At the April 10th Club Meeting, three Paul Harris Awards were given to members who have contributed their time to service activities during the year.  The recipients were: Mike Raab, Dick Waterhouse, and Roger Thriftshauser

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Ambassadorial Scholar

Simon & Schuster Author of Unremarried Widow 2014, Artis Henderson visited the Sanibel-Captiva Rotary Club recentl to talk about her experiences as a Rotary Foundation Ambassadorial Scholar studying at the in Dakar, Senegal, for the 2010-2011 academic year.

Artis Henderson, Rotary Ambassadorial Scholar 4-15-2013 8-11-10 PM 3456x4608

The opportunity to receive a Rotary Ambassadorial Scholarship presented itself and Artis went ahead and decided to apply for a scholarship stipend to study at Université Cheikh Anta Diop in Dakar, Senegal.

It didn’t take long for the adventures to unfold. Her arrival in Dakar, Senegal brought home the point that this was definitely going to be an exciting and sometimes scary place to be. Dakar is the capital city of Senegal in West Africa with a population of over one million people. As with all large populated cities, Dakar had great wealth and great poverty. This would become more evident as time went by.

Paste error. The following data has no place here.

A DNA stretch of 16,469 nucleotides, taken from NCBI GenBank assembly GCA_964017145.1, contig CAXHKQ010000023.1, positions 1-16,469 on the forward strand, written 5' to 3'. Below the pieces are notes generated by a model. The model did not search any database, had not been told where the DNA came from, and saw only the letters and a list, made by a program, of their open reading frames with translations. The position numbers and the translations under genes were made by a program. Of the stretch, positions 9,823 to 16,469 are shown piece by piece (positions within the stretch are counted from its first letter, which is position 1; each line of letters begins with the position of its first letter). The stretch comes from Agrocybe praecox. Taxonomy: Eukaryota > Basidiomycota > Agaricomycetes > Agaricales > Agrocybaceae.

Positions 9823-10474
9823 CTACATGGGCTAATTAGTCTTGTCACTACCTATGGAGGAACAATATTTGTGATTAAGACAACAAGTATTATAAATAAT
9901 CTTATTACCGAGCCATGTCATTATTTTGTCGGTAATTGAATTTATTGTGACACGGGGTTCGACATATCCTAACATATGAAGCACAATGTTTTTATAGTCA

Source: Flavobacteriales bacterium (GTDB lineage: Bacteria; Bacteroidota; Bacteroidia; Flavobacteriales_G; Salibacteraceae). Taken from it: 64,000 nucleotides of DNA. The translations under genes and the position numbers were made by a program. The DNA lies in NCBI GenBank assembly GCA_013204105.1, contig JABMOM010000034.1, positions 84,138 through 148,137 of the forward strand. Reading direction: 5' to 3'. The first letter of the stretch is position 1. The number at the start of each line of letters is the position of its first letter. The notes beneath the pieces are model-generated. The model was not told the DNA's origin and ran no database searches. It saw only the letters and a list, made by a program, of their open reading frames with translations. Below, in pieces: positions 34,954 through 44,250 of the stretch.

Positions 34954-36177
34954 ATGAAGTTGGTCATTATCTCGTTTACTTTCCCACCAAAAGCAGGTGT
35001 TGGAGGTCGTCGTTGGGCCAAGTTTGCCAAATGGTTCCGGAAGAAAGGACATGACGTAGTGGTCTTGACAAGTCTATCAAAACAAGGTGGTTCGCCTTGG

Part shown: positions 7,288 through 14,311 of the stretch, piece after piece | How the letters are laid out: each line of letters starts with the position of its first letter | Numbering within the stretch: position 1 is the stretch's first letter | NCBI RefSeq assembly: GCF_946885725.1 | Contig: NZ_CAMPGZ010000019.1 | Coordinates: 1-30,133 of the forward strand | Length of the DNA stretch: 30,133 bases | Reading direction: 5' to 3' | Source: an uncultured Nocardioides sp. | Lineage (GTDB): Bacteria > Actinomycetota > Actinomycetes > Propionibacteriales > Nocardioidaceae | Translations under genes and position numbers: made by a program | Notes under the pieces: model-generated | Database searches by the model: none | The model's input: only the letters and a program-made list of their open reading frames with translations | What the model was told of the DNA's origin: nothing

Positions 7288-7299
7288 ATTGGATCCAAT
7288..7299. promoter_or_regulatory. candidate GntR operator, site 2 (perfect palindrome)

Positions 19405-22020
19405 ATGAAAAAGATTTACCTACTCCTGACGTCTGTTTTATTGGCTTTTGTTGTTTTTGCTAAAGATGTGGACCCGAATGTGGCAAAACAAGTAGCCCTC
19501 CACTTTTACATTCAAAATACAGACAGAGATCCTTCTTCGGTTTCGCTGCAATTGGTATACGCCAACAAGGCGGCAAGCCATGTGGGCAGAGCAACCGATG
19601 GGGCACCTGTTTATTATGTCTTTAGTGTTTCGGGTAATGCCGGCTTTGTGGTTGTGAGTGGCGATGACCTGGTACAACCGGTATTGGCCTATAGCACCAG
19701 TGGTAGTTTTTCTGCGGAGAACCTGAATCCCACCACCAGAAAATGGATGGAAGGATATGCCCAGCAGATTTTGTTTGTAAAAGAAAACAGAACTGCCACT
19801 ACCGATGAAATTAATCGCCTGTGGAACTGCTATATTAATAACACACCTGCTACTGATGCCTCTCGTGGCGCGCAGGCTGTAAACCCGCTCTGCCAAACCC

Artis was sick a lot on arrival and it took some time to acclimate to her new surroundings. Although Artis didn’t elaborate about her studies at Université Cheikh Anta Diop, she definitely was part of the student community. As part of that community she definitely heard the rumbles of worry about the unrest in the area after the protests in the nearby Arab nations. It was the time of the Arab Spring.

Wikipedia states that, “The Arab Spring is widely believed to have been instigated by dissatisfaction with the rule of local governments, particularly by youth and unions, though some have speculated that wide gaps in income levels may have had a hand as well. Numerous factors have led to the protests, including issues such as dictatorship or absolute monarchy, human rights violations, political corruption, economic decline, unemployment, extreme poverty, and a number of demographic structural factors, such as a large percentage of educated but dissatisfied youth within the entire population.” Similar problems exist across Africa. Soon there were protests in Senegal. Protests against the government corruption were now being exhibited with mounting tension highlighted by a protester setting himself on fire in front of the palace followed again by a second and third person.